1

What we want to do is very simple

We have a check-in kiosk website (C# ASP.NET MVC), and we are trying to set up 30 kiosk stations at each building (each building is about 200 ft away from each other). Every time a person checks in at a building, we want to collect the time and the location of the check-in. (e.g. Person-A checked in at 10:00AM at Building-B).

What I'd like to know is

The most reliable way to detect/find the location given the background below:

  • the check-in system itself is a web application
  • all the 30 devices are in one OU
  • each device has a unique machine name

Method 1 : Get the domain name with Reverse DNS

Since each device has a unique machine name, I'm currently getting the host name using reverse DNS. The code used here is

    string IP = Request.UserHostName;
    IPAddress myIP = IPAddress.Parse(IP);
    IPHostEntry GetIPHost = Dns.GetHostEntry(myIP);
    List<string> deviceName = GetIPHost.HostName.ToString().Split('.').ToList();

This method is working for most cases, but we are aware that this method is not always reliable. We do have one case where the retrieved deviceName doesn't match the actual device name.

Method 2 : Each device specifies the location in URL

This can work. The website can take the LocationID via URL (e.g. https://sample.com/1, https://sample.com/2) and save the ID in a session or cookie. The only slight issue is that the device team will have to physically work with the device to set up each device for each URL, which I don't think is a big problem because the location won't change so often. The initial work is a bit of work for the device team because all the devices are under the same OU.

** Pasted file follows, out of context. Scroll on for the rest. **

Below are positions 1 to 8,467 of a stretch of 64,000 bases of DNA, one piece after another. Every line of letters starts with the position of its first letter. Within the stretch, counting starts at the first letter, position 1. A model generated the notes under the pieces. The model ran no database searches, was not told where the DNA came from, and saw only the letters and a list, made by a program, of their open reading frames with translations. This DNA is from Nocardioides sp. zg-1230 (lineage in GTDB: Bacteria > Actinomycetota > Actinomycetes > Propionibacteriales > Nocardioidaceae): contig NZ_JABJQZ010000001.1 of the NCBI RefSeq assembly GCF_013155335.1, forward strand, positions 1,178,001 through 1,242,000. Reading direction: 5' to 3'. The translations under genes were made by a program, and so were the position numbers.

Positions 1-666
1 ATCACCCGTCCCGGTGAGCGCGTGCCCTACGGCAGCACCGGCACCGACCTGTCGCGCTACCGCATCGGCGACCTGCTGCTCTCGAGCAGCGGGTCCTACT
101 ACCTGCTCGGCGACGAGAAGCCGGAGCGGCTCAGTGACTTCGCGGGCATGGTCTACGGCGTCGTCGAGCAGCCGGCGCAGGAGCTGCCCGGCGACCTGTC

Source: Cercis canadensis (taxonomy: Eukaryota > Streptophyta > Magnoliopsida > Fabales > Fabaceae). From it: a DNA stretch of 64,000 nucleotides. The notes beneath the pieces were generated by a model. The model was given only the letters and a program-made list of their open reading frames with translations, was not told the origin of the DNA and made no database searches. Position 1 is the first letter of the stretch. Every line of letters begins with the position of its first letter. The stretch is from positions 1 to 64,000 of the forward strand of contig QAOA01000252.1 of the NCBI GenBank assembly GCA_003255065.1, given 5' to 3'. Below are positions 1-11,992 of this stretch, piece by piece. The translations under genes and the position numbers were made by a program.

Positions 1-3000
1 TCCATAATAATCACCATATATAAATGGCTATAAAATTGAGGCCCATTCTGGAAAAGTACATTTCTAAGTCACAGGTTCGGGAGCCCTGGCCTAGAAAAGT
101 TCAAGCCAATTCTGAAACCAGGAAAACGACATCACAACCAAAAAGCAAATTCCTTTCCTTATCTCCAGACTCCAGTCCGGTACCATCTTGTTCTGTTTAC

Method 3: Each device stores the location in cookie

This is similar to Method 2, and it will work. Again, the only slight issues is the initial work and the maintenance work (e.g. cookie got wiped, etc) by the device team.

Method 4: Find the actual location (i.e. latitude and longitude)

I haven't tried this yet but I should be able to use GoogleMap Geolocation to find the current location of each device, and figure out the check-in building based on the location. Unless there are some obvious issues that I'm missing, this may be more reliable and would not require any initial/maintenance work to the device team??

Which one would be a better method or are there any other methods that I should explore?

  • I'm not understanding why your reverse DNS method isn't always reliable, how would it give the wrong name? – xtratic Jul 27 at 18:28
  • @xtratic I think it can happen when the ip address is mapped to a wrong device. – kabichan Jul 27 at 18:44
  • Google Maps wouldn't work unless your device had some other way of knowing its location, and then you could just use that method. Google Maps isn't magic – user253751 Jul 27 at 18:55
  • @kabichan How is the address mapped incorrectly, isn't this is an internal private DNS? Is the cache stale or something, are these devices using DHCP? – xtratic Jul 27 at 19:36
  • @xtratic I'd have to ask the details to the infrastructure team, but we actually had a case where I retrieved the machine name using Method 1 and the name was the one assigned to a different machine. – kabichan Jul 27 at 20:41
2

If the device has GPS and the browser supports the geolocation api you can use that.

If not I would use a cookie and have the site ask the user to select the location, either from a dropdown of known locations or enter a postcode etc.

Have javascript check the cookie and prompt for location if its missing. Prevent the user from using functionality without entering a location

Display the location semi prominently so that if a wrong location is selected it can be noticed and corrected.

In theory the host name or IP on a network you control should be enough to identify the location. In theory.

the problem you have is that there is that extra link between network setup and your application and the network setup isn't part of the application.